For the first time in eight years, Georgia's unemployment rate fell last month to pre-recession levels. Things were looking up for the state, finally. And then the Georgia General Assembly convened.
Rather than busy itself with a growth-oriented agenda that might capitalize on the shifting economic tide, lawmakers instead proposed a smattering of bills that would facilitate discrimination by government and business against law-abiding Georgians.
Just what we need: something to chase away business and jobs.
Couched in the broad notion of religious liberty, these bills -- there were fully eight of them offered this session, each more distressing than the last -- create a frightening solution to a problem that doesn't exist.
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Now, don't mistake me for a moderate. I served as the Hispanic outreach liaison for former Pennsylvania Sen. Rick Santorum's campaign for president here in Georgia.
The senator's view on the application of faith in life and public policy was the cornerstone of his bid for the White House. Indeed, it was one of the reasons why I was so attracted to him.
But as a conservative who believes that the best government is that which we feel least, it terrifies me that government would grow to a size to empower itself and others to openly discriminate.
Faith genuinely informs my politics, just as it does for Sen. Santorum. I place my faith in God, not government -- and I don't need government to tell me how to exercise my faith.
The expression of my faith free of government intrusion is not in jeopardy, I am certain. But the safety and wellness of some among us are.
Let's consider the so-called First Amendment Defense Act, which passed the state Senate last week. As one legal scholar put it, the proposal "would eviscerate every local nondiscrimination protection in public accommodations, housing, and employment that protects individuals on the basis of sexual orientation and, perhaps, even with respect to sex and familial status."
The American conservative view of governance is singularly undergirded by the principle of federalism, this radical notion that power should be situated closest to those it governs. So why is it now that some Republicans in Atlan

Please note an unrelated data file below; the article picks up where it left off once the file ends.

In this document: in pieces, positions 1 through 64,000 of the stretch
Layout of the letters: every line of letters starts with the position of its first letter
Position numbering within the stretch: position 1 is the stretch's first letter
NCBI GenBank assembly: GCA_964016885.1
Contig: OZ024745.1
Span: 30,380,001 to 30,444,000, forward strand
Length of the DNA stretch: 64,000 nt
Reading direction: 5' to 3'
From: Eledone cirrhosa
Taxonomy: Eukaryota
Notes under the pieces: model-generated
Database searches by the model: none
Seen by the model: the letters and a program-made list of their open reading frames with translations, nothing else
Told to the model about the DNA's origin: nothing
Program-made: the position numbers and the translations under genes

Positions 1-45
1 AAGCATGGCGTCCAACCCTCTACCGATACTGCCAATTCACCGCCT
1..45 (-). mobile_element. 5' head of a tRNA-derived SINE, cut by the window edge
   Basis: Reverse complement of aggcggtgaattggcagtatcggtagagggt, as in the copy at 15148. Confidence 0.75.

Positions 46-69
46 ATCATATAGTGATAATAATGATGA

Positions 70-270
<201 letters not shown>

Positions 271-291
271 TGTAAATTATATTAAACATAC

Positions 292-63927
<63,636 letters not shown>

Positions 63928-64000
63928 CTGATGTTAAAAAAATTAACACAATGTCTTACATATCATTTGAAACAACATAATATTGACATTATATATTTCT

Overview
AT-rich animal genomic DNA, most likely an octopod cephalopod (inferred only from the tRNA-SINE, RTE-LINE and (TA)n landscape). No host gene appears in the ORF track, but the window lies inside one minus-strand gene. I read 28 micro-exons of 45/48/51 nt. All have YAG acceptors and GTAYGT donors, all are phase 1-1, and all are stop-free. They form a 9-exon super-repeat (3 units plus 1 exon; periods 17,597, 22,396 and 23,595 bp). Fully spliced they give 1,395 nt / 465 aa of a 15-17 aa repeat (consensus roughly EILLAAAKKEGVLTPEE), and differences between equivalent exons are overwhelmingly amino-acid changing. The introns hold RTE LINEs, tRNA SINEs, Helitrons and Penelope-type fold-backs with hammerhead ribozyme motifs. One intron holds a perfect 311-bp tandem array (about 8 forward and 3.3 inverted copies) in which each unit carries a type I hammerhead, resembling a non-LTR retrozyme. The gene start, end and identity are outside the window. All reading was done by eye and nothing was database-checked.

ta think that big-footing local power is in any way conservative? It's not: they're either lying to themselves, or to you.
But it gets worse. According to the same analysis of the bill, "[a] single mother could be fired from her job with impunity. A gay person could face eviction from their home with no relief."
Perhaps you'd be among the lucky, those who in some way would not feel the sting of these proposals. But then maybe you wouldn't: single mothers, gays and lesbians, or even those having sex outside of marriage. A great many of us fall into one of those categories, but self-interest isn't why I'm opposed to these terrible bills.
Opponents to these measures have been assailed as "RINOs", a crude epithet in conservative circles: Republicans in name only. But from my perspective, the only Republicans in name only here are those in favor of creating a larger, more intrusive government that will stifle the free market.
There's nothing conservative in bloating government, in kicking the legs out from under our still-hobbling economy, or in discriminating. And there's nothing certainly Christian about it.
Maria Flores, originally from Texas, served as Hispanic outreach director for Sen. Rick Santorum and in the campaign of President George W. Bush; she lives in Cherokee County.